As corporate vice president and head of Microsoft Research, Peter Lee oversees operations for an organization comprising more than 1,100 scientists and engineers across 13 labs worldwide. Under Peter's leadership, Microsoft Research conducts both basic and applied research across disciplines that include algorithms and theory, human-computer interaction, machine learning, multimedia and graphics, search, security, social computing, and systems, architecture, mobility, and networking. Microsoft Research collaborates with the world's foremost researchers in academia, industry, and government on initiatives to advance the state of the art across the breadth of computing and to help ensure the future of Microsoft's products.
Prior to joining Microsoft, Peter held key positions in both government and academia. His most recent position was at the Defense Advanced Research Projects Agency (DARPA), where he founded and directed a major technology office that supported research in computing and related areas in the social and physical sciences. One of the highlights of his work at DARPA was the DARPA Network Challenge, which mobilized millions of people worldwide in a hunt for red weather balloons - a unique experiment in social media and open innovation that fundamentally altered the thinking throughout the Department of Defense on the power of social networks.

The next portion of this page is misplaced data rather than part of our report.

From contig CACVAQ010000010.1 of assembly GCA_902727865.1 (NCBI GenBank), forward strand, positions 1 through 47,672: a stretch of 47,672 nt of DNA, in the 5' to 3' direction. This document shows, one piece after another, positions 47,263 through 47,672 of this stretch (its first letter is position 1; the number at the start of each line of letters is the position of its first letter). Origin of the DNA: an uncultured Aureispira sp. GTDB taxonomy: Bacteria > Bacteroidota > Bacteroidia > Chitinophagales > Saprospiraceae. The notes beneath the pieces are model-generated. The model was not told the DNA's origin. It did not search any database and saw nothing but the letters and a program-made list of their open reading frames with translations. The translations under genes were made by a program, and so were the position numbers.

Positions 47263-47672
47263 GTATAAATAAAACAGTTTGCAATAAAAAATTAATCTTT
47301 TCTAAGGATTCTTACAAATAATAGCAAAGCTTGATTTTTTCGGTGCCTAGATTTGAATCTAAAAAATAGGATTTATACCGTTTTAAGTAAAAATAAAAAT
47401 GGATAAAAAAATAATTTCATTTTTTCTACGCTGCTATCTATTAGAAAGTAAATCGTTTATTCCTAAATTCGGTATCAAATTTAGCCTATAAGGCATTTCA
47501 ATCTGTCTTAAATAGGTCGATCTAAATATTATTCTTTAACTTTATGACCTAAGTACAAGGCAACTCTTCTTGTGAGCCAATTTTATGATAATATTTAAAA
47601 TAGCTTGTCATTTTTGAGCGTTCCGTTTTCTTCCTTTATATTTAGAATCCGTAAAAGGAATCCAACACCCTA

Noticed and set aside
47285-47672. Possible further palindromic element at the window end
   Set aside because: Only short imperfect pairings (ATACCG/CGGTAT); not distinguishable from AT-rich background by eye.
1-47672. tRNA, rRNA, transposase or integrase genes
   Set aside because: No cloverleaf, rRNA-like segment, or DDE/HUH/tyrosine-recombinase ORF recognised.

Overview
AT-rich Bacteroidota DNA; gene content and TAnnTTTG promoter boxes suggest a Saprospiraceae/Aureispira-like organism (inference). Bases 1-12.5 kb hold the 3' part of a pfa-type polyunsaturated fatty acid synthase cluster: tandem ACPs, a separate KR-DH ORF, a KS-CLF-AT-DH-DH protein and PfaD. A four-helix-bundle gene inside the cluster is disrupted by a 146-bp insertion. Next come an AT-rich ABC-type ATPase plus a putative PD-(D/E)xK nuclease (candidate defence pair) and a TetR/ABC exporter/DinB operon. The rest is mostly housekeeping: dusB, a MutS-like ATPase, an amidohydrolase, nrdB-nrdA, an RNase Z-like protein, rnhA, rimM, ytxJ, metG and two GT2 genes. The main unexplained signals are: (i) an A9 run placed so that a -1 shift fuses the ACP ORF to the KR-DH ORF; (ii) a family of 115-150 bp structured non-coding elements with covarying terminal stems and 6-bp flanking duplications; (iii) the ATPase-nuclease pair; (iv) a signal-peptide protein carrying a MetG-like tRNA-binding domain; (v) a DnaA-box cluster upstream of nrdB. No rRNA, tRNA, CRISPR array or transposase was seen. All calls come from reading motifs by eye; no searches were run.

Before DARPA, Peter served as head of Carnegie Mellon University's nationally top-ranked Computer Science department. He also served as the university's vice provost for research. At CMU, he led research in software reliability, program analysis, security, and language design. He is well-known for his co-development of proof-carrying code techniques for enhanced software security and has tackled problems as diverse as programming for large-scale modular robotics systems and shape analysis for C programs.
Peter is a Fellow of the Association for Computing Machinery and serves the research community at the national level, including policy contributions to the President's Council of Advisors on Science and Technology and membership on both the National Research Council's Computer Science and Telecommunications board and the advisory council of the Computer and Information Science and Engineering Directorate of the National Science Foundation. He was formerly the chair of the Computing Research Association and has testified before both the US House Science and Technology Committee and the US Senate Commerce Committee.
Peter holds a Ph.D. in Computer and Communication Sciences and bachelor's degrees in Mathematics and Computer Sciences from the University of Michigan at Ann Arbor.